FolkFire Reviews

May / June 1999 Issue

  • FolkFire Profile of KDHX Deejay Keith Dudding
  • Frode Nyvold Heilo: Skjemt og Sjanti (Baudy Ballads)
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  • FolkFire Profile of KDHX Deejay Keith Dudding
    by Deborah J. Hyland

    With a rapid-fire verbal style reminiscent of old time AM disc jockeys, Keith Dudding is known as one of the fastest talking disc jockeys on St. Louis’ community radio station KDHX, FM 88.1. Radio is normally a totally verbal format, but sitting in the studio with Dudding as he broadcasts his weekly radio show, Down Yonder, provides a visual analogue to his animated vocal style.

    Perhaps it’s the thermos of coffee Dudding works through each show, or perhaps he’s just naturally "up" as he claims. Regardless, his energy level in the studio can be as frenetic as his on-air announcing. Whether he’s playing "air fiddle" during a favorite tune, or racing between studios as he juggles live and recorded music, or rattling off a string of public service announcements at breakneck speed, Dudding’s energy and love for traditional music is patently clear.

    Dudding inherited the ten o’clock to noon time slot in 1993 when longtime KDHX deejays Terry Moses and Naomi Soule moved on to commercial radio. For the first five years, Dudding maintained the show’s original title, The Saturday Bluegrass Show, but in January opted for Down Yonder, feeling the new name was more in line with the variety of music he was playing. To Dudding, "yonder is out there." Essentially, he says, "I want to take people yonder. There’s all this great music out there and I say let’s play it."

    The politics between bluegrass and old time musicians, such as the debate over the merits of finger-picked versus claw hammer banjo, could easily bog down and constrain a radio programmer, but Dudding opts for harmony. He likes both types of music and includes both on his show. Technically speaking, musicians such as Doc Watson, John Hartford, Bela Fleck, or Norman Blake defy any narrowly constructed category, yet all are welcome down yonder. Dudding designs his time slot "for people who like music and are open to it," he says.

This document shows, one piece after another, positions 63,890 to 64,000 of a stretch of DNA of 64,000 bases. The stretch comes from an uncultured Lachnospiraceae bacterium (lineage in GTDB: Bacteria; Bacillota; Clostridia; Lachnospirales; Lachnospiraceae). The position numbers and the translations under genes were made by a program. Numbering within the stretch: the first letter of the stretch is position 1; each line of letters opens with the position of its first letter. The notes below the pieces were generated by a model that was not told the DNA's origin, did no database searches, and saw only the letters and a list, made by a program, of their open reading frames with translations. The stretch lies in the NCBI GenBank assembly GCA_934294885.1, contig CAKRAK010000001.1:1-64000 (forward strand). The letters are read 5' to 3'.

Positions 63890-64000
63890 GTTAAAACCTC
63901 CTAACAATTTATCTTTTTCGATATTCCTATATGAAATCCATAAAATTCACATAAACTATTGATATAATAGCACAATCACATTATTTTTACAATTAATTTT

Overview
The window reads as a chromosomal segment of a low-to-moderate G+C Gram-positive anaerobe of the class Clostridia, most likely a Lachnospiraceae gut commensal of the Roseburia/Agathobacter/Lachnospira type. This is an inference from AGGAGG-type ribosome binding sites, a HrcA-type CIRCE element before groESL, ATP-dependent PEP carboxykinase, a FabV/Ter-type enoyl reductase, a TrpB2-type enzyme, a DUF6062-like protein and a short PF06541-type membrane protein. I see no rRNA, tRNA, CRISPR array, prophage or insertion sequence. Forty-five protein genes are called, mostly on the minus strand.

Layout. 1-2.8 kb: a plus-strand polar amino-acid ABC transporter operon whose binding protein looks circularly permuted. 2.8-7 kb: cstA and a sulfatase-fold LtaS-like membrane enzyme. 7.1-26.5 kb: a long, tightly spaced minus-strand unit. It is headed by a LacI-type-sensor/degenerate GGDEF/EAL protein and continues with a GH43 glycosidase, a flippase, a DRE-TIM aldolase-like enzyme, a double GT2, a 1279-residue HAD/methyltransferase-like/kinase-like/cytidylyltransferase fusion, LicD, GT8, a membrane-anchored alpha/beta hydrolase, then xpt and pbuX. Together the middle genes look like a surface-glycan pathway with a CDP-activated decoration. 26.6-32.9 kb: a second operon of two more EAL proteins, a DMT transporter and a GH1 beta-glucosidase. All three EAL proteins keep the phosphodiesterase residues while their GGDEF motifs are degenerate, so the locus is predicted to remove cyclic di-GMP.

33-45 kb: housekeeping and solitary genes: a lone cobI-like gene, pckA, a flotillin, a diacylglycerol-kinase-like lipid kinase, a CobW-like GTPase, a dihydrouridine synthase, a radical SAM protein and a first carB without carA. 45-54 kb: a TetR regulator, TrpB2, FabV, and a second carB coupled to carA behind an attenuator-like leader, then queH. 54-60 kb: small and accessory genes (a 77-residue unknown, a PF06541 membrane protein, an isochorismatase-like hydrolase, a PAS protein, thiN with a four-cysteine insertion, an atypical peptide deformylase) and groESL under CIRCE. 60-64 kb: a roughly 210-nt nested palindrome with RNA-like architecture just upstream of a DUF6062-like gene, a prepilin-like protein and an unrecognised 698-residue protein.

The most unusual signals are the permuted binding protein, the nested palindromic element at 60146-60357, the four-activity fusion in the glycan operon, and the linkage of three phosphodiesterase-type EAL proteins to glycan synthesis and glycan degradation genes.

As the time nears to go on the air, Dudding is a whirl of activity, selecting CDs from KDHX’s library, supplementing them with his own occasionally, working through a shelf of new releases, and rummaging through a back room where the vinyl LPs are relegated. He also indulges in a bit of muttering about a misfiled CD—"It always happens that the one thing I’m intending to play, I can’t find." At ten o’clock comes the headphone handover. Clint Harding ends his show, Blue Highways, and Down Yonder is on the air.

    The listener requests have started coming in well before the show’s official 10 a.m. starting time. A blinking bulb indicates an incoming call; audible ringing would be too distracting while on the air. Dudding handles each caller politely, including those with requests which don’t even come close to Down Yonder’s format. After an announcement for a ticket giveaway, the bulbs for both phone lines start blinking. For the moment Dudding stays focused on the tall rack of equipment, advising "always cue your next number before you go to the phones." Practical advice-even though the tickets went to caller number five, Dudding has to field almost three times that many calls from hopeful listeners.

    The number of requests hints at the popularity of Down Yonder. According to long-time listener Geoff Seitz, "it’s a show that plays a lot of music that I like. Even though that sounds simple, you never hear that kind of music on the radio." Indeed, although one can hear bluegrass shows or country shows on a few small radio stations, Dudding’s show is one of the few that plays such a wide variety of traditional music, including old-time string band tunes.

    Dudding tries to balance listener requests with variety in programming to ensure that no one song wears out its welcome with listeners. "Some songs, like ‘the Delta Queen Waltz,’ I think of like fine china, and you don’t get fine china out everyday," he says. "I don’t want people to get tired of them."

    To keep Down Yonder interesting, Dudding regularly works up shows based on a particular theme. He has done entire shows on songs about drinking, songs about jail, songs about life on the road, and songs about home. Current events might also spark an idea for a theme—the recent blue moon, or the demolition of the Arena, for example. Four times a year Dudding even does an "all requests" show.

    Dudding also likes to promote upcoming concerts on Down Yonder, not only announcing them, but devoting a chunk of his programming to particular artists about to perform in St. Louis. Past shows have focused on Doc Watson and Vasser Clements, covering a wide range of their music and providing plenty of biographical background as well. When John Hartford came through St. Louis recently, Dudding worked to get him on Down Yonder. Already very familiar with Hartford’s music, Dudding boned up for the interview by watching videos on riverboating, a particular interest of Hartford’s and one that shows up in several of his songs. On that morning, Down Yonder alternated between informal interview and live performance by Hartford and his band.